Sweet instrument of him for whom I mourn

First Line Sweet instrument of him for whom I mourn
Author Elizabeth Ann Linley Sheridan
Date 1785

Elegy [Music; Family].

Transcribed from Sheridan, Elizabeth Ann. "Mrs. Sheridan on her Brother's Violin." An asylum for fugitive pieces, in prose and verse, not in any other collection: with several pieces never before published, vol. 1, 1785, pp. 30–31. Eighteenth Century Collections Online, GALE|CW0111828442.



"Sweet instrument of him for whom I mourn,

"Tuneful companion of my Lycid's hours,

"How liest thou now, neglected and forlorn!

"What skillful hand shall now call forth thy pow'rs!


"Ah! none like his can reach those liquid notes,

"So soft, so sweet, so eloquently clear,

"To live beyond the touch, and greatly float

"In dying modulations on the ear!"


Thus o'er my Lycid's lyre as I complain'd,

And kiss'd the strings where he was wont to play,

While yet in pensive sadness I remain'd,

Methought it sigh'd, and sighing seem'd to say - 


"Ah! me, forlorn, forsaken, now no more

"Shall fame and just applause around me wait;

"No power my gentle Master can restore,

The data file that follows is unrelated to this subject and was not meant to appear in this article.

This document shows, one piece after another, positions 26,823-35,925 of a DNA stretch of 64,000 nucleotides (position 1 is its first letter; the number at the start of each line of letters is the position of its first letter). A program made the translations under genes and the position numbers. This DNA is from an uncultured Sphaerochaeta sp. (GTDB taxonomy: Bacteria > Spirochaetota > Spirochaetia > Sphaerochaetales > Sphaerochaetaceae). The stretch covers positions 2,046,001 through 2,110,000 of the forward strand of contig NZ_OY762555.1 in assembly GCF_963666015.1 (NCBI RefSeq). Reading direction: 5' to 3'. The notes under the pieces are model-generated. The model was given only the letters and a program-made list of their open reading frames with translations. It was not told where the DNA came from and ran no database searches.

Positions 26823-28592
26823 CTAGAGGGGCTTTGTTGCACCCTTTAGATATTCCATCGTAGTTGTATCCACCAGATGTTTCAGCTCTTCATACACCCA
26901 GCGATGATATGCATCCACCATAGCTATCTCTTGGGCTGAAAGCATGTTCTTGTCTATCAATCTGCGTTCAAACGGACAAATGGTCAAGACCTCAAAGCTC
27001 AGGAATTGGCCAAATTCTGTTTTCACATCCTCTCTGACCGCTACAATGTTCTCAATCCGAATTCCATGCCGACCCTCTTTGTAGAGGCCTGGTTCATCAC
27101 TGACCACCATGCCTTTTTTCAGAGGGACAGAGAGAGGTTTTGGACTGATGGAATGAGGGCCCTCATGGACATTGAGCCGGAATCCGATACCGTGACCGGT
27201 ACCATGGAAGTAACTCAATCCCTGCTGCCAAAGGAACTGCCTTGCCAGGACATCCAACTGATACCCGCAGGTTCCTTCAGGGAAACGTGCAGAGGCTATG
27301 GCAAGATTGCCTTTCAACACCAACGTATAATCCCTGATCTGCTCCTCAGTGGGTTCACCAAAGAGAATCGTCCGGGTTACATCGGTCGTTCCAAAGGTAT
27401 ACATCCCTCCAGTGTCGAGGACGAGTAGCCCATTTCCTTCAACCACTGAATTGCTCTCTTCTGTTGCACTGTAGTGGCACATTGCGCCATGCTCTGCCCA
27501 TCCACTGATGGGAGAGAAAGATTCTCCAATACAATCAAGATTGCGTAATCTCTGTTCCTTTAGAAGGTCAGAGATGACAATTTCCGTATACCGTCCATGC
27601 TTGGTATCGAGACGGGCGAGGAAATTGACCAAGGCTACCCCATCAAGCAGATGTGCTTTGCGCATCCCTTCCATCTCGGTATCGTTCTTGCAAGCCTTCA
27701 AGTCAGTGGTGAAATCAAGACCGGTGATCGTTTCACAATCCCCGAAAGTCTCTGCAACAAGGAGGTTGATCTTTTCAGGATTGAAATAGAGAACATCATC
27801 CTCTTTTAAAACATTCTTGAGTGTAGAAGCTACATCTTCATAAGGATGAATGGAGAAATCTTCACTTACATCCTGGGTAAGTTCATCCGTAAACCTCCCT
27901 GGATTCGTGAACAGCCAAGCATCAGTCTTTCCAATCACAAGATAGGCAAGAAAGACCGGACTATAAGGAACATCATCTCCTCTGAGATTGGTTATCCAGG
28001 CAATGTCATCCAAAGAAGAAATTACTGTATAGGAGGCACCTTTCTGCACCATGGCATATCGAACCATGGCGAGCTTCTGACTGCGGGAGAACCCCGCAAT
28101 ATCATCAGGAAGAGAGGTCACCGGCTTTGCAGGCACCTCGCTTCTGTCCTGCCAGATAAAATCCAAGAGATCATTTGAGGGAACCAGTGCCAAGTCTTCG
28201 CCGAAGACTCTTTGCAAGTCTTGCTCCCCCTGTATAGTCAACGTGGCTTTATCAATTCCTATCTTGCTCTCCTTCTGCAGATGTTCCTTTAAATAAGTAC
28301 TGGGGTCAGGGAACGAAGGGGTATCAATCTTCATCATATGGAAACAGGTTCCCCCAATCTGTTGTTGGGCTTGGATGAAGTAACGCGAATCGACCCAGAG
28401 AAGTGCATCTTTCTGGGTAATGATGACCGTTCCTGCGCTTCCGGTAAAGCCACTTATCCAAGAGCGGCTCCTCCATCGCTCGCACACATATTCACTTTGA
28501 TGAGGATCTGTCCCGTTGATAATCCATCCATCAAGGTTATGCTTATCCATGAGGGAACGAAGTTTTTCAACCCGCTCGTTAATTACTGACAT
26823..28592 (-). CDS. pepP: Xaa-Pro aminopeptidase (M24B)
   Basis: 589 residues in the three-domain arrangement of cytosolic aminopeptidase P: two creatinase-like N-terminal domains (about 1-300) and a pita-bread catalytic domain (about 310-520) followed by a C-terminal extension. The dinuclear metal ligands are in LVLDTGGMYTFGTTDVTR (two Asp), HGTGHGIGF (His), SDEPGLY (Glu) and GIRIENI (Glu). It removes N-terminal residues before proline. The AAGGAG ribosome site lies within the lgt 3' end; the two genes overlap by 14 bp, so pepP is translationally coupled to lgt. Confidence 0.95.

"And I, alas! will share his hapless fate.


"Fled is that spirit, chill'd that youthful fire,

"Which taught those strains with harmony replete,

"And cold that hand which only can inspire

"My senseless form to utter sounds so sweet.


"Those sounds melodious ne'er again shall please,

"No tuneful strain from me shall ever flow;

"Save o'er my trembling strings a sighing breeze,

"To call one sad, soft note of tender woe.


"Else, ah! for ever mute let me remain,

"Unstrung, untun'd, forgotten let me be;

"Guard me from curious eye, and touch prophane,

"And let me rest in mournful sympathy!


"One fate with thee, my dear Master, let me share;

"Like thee in silent darkness let me lie;

"My frame without thee is not worthy my care!

"With thee alone it liv'd, with thee shall die!"